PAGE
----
So, I’ll be sitting at the table, the waiter will come over, and he or she will ask if I would like to see the wine list. When I say, “Oh, I won’t be drinking tonight,” what happens? What does the waiter do? You know what the waiter does, they take the wine glasses away. They take it away as if it’s like, “No fancy glasses for you.”
Again, it’s funny because even if you’re logically thinking, “I shouldn’t care. This is stupid to care about this. It’s not a big deal,” it still can feel a little bit of a big deal. Right? We can’t just erase all that conditioning that we have. You can’t just get rid of it. Your brain absorbed these messages.
So, just noticing that, noticing what happens when they swipe the wine glasses off the table, does it create even just a small, little internal emotional experience for you? This will happen too, that sometimes I’ll order a mocktail, and instead of bringing it out in the cute, little, delicate, fancy glasses that I see the other cocktails coming out in, they bring it out in a pint glass. The same glass that they’re serving soda in.
And every time, it does not matter that I understand the glass is neutral. It has no meaning. It’s not creating my feelings every time I have a little moment of disappointment. I’m just like, “Where is my fancy glass? I want a fancy glass, too.”
I was talking about this with a friend the other day. She just replaced her wedding ring. She was talking about going to the jeweler to pick up the ring, and it was this really special moment. She was there with her husband and some friends, and they were sipping champagne out of beautiful champagne glasses.
You know what? It totally made me think of when I picked up my wedding ring, which of course, was like this special day for me too. I remember so vividly, when they offered me champagne and I turned it down, the guy was like, “Oh, would you like some water?” I said yes, then he proceeded to give me one of those squat, eight-ounce, mini, plastic water bottles.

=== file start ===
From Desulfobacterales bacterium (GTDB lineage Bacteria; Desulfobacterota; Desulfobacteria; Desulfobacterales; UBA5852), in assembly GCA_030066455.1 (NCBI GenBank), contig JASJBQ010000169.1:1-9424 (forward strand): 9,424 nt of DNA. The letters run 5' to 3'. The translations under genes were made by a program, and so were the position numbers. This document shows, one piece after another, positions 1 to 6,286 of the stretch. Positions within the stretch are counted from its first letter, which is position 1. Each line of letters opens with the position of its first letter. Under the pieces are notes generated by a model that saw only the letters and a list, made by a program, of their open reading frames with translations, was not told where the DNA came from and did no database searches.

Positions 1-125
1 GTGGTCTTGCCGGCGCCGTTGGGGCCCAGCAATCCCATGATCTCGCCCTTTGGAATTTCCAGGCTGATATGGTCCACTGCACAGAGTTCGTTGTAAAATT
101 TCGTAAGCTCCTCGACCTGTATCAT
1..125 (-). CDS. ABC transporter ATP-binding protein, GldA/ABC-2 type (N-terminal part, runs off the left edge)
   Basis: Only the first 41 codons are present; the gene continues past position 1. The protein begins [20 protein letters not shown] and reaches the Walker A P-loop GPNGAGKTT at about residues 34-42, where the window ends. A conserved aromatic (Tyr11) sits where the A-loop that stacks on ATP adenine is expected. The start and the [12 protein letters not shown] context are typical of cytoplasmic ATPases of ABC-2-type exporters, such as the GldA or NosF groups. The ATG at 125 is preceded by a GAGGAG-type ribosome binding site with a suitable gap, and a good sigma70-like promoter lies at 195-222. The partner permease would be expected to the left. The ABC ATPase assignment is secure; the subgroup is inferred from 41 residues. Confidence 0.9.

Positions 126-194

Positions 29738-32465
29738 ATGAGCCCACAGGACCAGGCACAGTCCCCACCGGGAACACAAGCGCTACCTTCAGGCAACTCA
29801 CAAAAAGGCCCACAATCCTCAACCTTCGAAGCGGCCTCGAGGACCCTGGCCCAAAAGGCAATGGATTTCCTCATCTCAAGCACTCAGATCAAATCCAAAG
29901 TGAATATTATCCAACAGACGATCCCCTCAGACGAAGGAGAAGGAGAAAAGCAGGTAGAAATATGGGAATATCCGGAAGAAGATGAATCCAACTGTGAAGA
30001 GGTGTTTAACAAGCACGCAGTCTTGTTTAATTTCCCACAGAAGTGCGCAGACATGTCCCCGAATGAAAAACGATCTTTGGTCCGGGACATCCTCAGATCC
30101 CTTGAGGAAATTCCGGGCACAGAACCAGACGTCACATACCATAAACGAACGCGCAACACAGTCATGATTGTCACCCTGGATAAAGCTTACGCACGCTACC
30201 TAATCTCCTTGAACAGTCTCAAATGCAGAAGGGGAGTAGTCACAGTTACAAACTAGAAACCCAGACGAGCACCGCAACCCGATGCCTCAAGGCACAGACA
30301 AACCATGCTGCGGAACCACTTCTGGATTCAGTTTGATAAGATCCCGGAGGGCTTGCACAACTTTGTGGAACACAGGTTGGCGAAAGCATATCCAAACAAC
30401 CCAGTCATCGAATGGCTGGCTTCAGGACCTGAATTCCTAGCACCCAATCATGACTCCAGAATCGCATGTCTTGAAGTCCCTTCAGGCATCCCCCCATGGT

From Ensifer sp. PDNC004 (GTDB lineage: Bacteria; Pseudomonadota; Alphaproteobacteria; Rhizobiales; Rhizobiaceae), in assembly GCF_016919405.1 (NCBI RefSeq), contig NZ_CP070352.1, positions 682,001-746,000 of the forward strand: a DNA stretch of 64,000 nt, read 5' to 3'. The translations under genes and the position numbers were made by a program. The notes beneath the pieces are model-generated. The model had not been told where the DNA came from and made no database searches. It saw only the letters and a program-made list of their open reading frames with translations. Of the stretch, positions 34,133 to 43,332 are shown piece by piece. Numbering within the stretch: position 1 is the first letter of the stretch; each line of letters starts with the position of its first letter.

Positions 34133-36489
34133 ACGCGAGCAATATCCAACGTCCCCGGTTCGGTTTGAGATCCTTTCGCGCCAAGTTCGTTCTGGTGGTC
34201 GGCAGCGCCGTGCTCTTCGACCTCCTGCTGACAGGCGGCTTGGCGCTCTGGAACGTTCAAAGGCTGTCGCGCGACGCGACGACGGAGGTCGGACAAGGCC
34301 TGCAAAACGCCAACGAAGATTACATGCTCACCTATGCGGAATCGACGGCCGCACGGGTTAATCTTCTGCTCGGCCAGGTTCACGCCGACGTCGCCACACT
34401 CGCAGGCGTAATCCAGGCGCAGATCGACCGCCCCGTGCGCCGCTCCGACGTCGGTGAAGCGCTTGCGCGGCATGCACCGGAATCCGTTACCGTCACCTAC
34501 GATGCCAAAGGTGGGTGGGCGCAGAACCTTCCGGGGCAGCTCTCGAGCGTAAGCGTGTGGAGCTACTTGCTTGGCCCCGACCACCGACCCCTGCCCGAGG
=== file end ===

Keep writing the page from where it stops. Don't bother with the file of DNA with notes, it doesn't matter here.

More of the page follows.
I was just sitting there like, “Really, people? That’s what you’ve got for me? That’s what you’ve got for someone who doesn’t drink? You’re just going to give me this squat, eight-ounce plastic bottle? I just spent a lot of money here.”
So, again, we can make the argument, “Oh, God, who cares? I’m being silly. This isn’t a big deal. It’s just a glass.” But at the same time, we can also decide to work with all of that conditioning that we’ve got. Right? Because think about it. Think about how happy I would have been if they were like, “Oh, you’d like some water? Here’s some lovely, chilled, sparkling water in a fancy flute glass for you, too.” I would have been so happy.
I know that that water is not any better or any fancier because of the glass that it’s in. I know that it is just the decades of conditioning that I’ve got. But I’m like, okay, still, why not? Why not work with all that conditioning? My brain has practiced these thoughts unconsciously, for decades, since I was a little kid, that certain things are a sign of something being adult and fancy and special and sophisticated. So, why not work with it?
I see people fall into this trap when they’re starting out and really trying to work with the think-feel-act cycle. Really trying to understand, “Hey, you know what? My desire doesn’t just happen. It’s all of these thoughts that I have connected to alcohol.” And understanding the think-feel-act cycle, it can be incredibly, incredibly powerful.
But the trap is feeling like you have to use it all the time, always. I just think, or not. I have a limited amount of mental energy for the mindset shifts that I want to make. This is one place where I just don’t see the point. I don’t see the point in spending a lot of time and energy trying to attach thoughts to a plastic cup, that it’s just as fancy, right? I’d rather use my mental energy for something else.